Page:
Unwise Wisdom: Don't Touch Your Retirement Money Until You Retire
Wall Street Journal (01/29/01) Vol. 29, No. 2 p.R10; Opdyke, Jeff D.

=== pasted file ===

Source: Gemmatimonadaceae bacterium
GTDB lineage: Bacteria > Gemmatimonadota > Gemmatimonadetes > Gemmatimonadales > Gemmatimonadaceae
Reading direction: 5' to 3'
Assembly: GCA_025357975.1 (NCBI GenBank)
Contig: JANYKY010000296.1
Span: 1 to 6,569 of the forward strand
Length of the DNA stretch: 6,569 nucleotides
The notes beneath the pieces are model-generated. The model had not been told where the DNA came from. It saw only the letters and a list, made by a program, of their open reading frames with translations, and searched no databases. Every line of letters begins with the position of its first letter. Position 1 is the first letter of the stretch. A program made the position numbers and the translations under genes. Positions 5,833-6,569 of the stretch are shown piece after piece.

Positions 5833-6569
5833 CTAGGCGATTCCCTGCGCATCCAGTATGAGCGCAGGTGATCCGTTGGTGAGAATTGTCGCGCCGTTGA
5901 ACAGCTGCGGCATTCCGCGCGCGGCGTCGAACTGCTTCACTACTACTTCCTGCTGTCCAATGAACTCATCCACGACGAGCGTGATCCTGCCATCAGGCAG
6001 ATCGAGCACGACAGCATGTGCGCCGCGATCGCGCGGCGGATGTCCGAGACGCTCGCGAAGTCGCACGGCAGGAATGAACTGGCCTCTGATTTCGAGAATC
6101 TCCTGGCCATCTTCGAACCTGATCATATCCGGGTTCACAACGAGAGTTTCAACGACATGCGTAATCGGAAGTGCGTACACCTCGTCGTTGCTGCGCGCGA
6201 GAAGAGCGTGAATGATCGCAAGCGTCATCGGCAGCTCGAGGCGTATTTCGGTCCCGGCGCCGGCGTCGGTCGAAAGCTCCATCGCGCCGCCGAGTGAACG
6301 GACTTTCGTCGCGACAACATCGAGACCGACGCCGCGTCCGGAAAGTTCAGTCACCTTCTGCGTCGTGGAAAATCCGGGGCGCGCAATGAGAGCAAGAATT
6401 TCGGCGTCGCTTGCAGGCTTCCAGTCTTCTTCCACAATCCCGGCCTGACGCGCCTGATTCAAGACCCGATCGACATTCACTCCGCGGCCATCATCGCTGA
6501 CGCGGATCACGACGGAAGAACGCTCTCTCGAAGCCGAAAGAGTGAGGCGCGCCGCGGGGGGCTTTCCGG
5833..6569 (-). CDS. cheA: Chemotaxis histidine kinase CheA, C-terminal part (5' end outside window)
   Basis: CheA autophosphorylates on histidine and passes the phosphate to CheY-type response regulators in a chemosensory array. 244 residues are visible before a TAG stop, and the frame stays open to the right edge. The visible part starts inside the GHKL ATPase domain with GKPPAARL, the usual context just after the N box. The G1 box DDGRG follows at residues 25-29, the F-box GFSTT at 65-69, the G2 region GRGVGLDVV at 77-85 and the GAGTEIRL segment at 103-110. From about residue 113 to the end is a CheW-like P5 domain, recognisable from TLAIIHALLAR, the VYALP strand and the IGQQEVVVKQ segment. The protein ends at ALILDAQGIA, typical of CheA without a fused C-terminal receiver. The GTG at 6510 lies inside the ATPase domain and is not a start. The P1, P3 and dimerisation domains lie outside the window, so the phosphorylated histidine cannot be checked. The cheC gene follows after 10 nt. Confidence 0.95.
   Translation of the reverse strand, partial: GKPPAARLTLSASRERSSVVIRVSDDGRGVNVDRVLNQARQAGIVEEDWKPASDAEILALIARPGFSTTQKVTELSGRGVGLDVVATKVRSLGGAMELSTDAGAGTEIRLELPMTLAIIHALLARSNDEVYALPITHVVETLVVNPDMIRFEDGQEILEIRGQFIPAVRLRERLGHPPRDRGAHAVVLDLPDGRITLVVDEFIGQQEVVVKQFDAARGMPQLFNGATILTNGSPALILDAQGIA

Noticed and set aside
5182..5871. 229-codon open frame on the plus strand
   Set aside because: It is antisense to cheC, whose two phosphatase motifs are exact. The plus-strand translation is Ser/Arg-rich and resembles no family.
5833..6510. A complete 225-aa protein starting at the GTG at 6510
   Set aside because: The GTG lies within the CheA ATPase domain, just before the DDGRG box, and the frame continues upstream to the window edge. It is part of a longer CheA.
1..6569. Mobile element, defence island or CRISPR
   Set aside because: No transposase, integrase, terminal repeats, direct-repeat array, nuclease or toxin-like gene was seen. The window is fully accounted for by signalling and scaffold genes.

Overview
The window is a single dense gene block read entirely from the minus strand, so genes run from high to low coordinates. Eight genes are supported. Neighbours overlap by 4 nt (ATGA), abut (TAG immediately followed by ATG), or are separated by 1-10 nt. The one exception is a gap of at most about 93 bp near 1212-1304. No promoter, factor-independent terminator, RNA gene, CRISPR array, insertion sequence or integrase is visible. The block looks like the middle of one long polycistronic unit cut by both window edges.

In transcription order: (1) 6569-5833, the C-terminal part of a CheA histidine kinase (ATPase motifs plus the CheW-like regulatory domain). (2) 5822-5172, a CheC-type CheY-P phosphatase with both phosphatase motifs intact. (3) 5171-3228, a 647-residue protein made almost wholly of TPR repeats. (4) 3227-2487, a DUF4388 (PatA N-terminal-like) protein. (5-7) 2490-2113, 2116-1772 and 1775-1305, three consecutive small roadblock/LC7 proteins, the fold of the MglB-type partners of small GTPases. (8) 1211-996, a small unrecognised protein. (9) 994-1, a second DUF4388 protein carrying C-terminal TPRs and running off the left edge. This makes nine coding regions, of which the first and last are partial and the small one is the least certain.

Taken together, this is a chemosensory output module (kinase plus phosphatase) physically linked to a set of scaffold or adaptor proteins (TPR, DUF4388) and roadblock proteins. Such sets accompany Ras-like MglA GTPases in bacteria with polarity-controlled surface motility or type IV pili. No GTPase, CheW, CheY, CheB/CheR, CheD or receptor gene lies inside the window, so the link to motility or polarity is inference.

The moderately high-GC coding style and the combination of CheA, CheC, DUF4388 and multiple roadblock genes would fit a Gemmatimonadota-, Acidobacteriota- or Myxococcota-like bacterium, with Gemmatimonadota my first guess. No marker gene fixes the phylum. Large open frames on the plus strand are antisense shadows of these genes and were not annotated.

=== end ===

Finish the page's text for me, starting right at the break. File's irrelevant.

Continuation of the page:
Conventional wisdom tells us that retirement money is for retirement. Should one decide that funds set aside for retirement must be used today, however, there are certain penalty-free tricks to drawing on both IRA and 401(k) funds. The Internal Revenue Service (IRS) generally does not allow access to retirement accounts until a person has reached 59 1/2. If participants yank money out of a government-recognized retirement account, they incur both federal and state taxes. Participants can get at their 401(k) money, however, via a loan or hardship withdrawal. As no penalties are incurred with a loan, it is usually the preferred alternative. IRS rules allow 401(k) participants to borrow as much as half of the value of their 401(k) plan, or $50,000--whichever is smaller. Typically paid back through payroll deduction, an employee can repay the money over a period of five years. In order to receive more money than a loan will allow, the only other option is a hardship withdrawal. The IRS has a number of rules that regulate hardship withdrawals. Designed to meet immediate financial needs, hardship withdrawals require the termination of the 401(k) plan. Although IRAs permit withdrawals at any time, doing so incurs penalties and taxes. Early IRA withdrawal penalties can be waived for disabilities expected to last for the rest of a saver's life. In addition, penalties can be waived for substantial medical expenses, an unemployed person's medical insurance, a first-time home purchase, or higher-education expenses.


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